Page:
Time & Its Meaning. ~ Edith Lazenby

Via on Dec 29, 2012

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Time: the best gift to offer anyone you love.

Yet how come when I have it, I feel it seep out the window as the cold air seeps in?

The moon is full; the New Year sits within reach. And I have watched two and half movies in three days.

I have baked. I have eaten all the wrong foods. I have worked out. I write.

Yet, I have two reviews pending. I finally finished baking so I can send my family sweets for the holiday season…I thought it up after Christmas. I slept more than usual.

And I work seven days a week, most of the year, barring Thanksgiving, the holiday season and natural disasters. So given a little freedom, I do see why it seeps and eases one day into the other with much left undone.

Free time seems like what we all work for, right?

Work hard so some day you don’t have to work? But honestly, I hope to never retire. I teach yoga. I love it. Now if I punched a clock or had to be somewhere I did not want to be 40 hours week, I would be crying. Not the tears of grief but the sorrow that comes from being miserable and not being able to be myself.

Trust me, I speak from experience.

Is every day a celebration? Well, in a way it is.

Every day I have time to do yoga, if I want. Every day I share what I love: yoga. Every day, I have time to write and hone my craft. Every day I tell my husband I love him. Every day I get to cuddle with my cats. Every day I have a chance to connect with a friend, send emails to folk and play on Facebook. Every day I call my dad.

Free time is overrated.

My dad retired at 72 and regretted it for a while. One time, in my adult life I had lots of time and what I did with it lacked any meaning.

Too much of a good thing isn’t so good, right?

I am selfish with my time. Too much socializing outside of teaching makes me more tired than when I began. Yet I do love my friends, the few I have, that care to share their life with me.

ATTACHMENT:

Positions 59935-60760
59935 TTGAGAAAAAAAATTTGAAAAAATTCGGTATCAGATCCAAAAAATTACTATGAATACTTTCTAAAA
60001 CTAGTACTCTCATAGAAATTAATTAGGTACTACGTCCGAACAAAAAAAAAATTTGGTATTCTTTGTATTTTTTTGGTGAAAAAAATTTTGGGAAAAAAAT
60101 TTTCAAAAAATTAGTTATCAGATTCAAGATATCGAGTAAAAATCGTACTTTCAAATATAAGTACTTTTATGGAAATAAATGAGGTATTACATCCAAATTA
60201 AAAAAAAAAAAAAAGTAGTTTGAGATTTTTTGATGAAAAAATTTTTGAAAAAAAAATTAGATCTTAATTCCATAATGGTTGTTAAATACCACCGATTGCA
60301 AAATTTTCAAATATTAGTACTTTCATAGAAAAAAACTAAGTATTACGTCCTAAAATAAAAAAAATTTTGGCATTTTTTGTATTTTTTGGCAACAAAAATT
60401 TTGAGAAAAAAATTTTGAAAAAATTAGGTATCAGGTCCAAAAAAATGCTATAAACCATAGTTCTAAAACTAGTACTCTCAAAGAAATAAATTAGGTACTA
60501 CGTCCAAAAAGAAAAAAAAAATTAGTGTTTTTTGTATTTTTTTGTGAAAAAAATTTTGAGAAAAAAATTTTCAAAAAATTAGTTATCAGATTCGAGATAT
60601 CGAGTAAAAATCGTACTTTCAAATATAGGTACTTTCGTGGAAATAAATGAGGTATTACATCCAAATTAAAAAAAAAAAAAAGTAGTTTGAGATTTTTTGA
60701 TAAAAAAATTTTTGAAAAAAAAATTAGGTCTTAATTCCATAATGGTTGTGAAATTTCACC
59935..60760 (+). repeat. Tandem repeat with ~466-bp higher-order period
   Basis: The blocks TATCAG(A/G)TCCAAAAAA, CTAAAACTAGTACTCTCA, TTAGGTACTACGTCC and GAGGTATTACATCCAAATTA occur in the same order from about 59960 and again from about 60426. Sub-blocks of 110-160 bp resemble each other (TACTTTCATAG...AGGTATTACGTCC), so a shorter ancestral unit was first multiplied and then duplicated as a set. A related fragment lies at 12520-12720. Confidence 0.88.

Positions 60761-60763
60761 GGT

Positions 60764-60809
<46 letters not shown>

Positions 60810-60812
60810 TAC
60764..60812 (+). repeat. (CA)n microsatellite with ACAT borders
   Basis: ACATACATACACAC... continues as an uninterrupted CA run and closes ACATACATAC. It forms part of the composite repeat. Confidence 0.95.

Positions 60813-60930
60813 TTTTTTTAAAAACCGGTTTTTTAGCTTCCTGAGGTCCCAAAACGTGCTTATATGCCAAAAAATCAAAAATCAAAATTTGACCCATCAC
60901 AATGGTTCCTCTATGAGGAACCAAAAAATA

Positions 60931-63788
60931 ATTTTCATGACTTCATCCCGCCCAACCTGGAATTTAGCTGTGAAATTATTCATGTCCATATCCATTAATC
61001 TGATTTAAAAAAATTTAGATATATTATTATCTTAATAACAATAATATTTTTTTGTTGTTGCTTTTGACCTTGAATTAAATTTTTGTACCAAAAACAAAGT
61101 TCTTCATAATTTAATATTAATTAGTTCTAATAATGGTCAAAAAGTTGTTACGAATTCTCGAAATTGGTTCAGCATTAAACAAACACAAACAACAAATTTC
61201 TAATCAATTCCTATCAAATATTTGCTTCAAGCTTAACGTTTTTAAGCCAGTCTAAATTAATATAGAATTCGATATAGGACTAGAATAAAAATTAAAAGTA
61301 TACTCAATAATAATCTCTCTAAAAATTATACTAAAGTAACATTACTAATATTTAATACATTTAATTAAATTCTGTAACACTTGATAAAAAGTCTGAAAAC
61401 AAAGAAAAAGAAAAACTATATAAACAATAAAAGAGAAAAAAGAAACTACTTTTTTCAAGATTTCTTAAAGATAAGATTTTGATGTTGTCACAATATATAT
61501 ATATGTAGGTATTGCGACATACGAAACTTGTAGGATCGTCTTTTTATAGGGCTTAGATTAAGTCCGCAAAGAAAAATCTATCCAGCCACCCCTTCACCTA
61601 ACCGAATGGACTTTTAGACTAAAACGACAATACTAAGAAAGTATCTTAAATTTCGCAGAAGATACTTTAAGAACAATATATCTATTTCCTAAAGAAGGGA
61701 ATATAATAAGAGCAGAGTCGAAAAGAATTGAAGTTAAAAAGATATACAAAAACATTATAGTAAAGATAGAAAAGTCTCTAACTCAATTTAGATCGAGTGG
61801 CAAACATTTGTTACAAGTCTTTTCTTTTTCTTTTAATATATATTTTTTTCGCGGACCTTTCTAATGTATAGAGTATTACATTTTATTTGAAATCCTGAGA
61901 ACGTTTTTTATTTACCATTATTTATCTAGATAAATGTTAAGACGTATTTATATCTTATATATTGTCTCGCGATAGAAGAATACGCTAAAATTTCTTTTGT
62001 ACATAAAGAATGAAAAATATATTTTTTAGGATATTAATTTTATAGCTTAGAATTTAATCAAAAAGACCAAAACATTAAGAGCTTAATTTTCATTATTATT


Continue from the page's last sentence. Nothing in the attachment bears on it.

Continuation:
Time is a gift.

In youth it makes everything seem possible. In age we see what is, look at what has been as if memory were a quilt with each square making a whole into what we embrace as now. And we look forward with fear in one hand and hope in another, planted in what faith we have.

Life goes on and on, even if we’re not here to live it, no matter what any civilization claims.

 

Edith LazenbyI am a full time yoga teacher, trained at City Fitness in Washington, DC and Willow Street Yoga Center in Silver Spring, Maryland. I have been writing poetry since I was nine years old. Poetry is my first love and yoga continues to feed my heart. I write because I love it. I teach because I love it. I tell my students all the time: do it because you can. That works for me. I believe in creating opportunity. I believe in helping my self and others. I think faith is the most important gift of life, because when we lose everything else we still have that in our heart. I believe the natural state of being is happiness, or bliss, or Ananda. Life is a celebration. Poetry and yoga help me celebrate. Check out my blog and website here.

~

Ed: Bryonie Wise

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About Edie Lazenby

I am someone who loves to share and thrives on being with others. My craft whittles moments into meaning and eases my heart. I learn best by listening. I teach yoga and I write. Life is challenging but simple. My kitties make me happy. Check my blog here.

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2 Responses to “Time & Its Meaning. ~ Edith Lazenby”

  1. [...] Is this the way time actually works, or is there something singular and irreducibly unique about each day or each span of days, such that years can no more meaningfully be compared than apples and baseballs? [...]

  2. Juli Jamison says:

    Yes! As a mom of 4 who teaches yoga I’m always moaning “I never have time! Waaah!” So I just had a chunk of time and what did I do? Ate candy and surfed the web. Got a few things done, but also frittered away a lot of time I’ll never get back. What a relief to be busy;)

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